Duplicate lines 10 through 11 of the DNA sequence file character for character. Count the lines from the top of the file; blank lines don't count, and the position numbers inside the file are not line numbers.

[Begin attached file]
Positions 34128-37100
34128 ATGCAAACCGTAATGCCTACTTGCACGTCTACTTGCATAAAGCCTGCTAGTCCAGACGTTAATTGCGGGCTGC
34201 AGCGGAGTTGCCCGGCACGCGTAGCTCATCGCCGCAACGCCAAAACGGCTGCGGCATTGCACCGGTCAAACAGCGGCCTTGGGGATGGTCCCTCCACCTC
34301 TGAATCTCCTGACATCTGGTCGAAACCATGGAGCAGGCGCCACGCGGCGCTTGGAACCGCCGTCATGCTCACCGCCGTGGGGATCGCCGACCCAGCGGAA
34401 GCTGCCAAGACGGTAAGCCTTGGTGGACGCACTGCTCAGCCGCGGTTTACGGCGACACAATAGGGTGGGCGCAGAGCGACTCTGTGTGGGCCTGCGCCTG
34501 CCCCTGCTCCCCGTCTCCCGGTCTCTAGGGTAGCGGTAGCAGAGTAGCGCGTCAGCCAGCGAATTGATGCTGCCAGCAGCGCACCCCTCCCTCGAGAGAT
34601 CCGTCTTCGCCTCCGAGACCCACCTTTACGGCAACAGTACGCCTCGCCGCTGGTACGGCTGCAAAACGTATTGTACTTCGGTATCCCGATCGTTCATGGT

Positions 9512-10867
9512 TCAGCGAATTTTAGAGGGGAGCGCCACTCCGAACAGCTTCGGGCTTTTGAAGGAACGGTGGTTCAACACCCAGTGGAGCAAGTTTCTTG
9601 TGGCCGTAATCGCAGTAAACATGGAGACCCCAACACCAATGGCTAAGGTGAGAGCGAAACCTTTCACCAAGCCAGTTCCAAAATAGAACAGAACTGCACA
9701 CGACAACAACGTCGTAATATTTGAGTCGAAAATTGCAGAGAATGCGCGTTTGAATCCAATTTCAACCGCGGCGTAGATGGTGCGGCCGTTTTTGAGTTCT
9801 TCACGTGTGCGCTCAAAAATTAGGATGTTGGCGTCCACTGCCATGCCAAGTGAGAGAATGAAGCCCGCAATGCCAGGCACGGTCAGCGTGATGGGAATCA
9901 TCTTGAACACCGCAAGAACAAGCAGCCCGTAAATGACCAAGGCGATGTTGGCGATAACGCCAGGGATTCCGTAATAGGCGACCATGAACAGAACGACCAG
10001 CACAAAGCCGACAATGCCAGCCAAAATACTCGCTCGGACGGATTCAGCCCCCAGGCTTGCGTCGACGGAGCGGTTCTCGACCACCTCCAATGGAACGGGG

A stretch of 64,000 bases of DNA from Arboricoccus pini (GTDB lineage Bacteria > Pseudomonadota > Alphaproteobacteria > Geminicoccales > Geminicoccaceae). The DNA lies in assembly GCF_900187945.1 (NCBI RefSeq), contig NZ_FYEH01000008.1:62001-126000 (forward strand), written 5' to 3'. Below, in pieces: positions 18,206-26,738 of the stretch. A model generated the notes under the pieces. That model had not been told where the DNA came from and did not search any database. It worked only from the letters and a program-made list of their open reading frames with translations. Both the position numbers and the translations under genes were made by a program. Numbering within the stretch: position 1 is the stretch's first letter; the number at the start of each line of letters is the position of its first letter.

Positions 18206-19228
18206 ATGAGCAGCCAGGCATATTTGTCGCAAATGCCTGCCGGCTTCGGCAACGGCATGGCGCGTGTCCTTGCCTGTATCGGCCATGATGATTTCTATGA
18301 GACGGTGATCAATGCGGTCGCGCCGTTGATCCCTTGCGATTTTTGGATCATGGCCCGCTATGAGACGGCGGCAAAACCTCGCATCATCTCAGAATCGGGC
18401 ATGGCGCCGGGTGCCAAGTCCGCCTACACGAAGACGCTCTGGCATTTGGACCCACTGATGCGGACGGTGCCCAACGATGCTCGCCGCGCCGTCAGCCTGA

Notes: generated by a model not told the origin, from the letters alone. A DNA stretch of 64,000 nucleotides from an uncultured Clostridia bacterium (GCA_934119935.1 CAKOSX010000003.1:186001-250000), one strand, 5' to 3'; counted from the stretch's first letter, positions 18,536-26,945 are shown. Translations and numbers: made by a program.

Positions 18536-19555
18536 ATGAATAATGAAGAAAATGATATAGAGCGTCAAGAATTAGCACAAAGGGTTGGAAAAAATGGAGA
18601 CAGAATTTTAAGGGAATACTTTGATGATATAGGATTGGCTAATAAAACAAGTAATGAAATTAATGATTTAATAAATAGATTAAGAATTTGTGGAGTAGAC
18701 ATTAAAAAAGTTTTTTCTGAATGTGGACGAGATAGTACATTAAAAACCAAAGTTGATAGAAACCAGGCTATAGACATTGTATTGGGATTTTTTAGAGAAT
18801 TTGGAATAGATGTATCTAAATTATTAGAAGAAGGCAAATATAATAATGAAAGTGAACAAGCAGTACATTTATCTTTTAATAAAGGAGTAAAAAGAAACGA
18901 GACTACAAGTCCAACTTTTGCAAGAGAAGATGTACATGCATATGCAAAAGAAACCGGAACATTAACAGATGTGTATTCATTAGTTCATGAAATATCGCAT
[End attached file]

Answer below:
9601 TGGCCGTAATCGCAGTAAACATGGAGACCCCAACACCAATGGCTAAGGTGAGAGCGAAACCTTTCACCAAGCCAGTTCCAAAATAGAACAGAACTGCACA
9701 CGACAACAACGTCGTAATATTTGAGTCGAAAATTGCAGAGAATGCGCGTTTGAATCCAATTTCAACCGCGGCGTAGATGGTGCGGCCGTTTTTGAGTTCT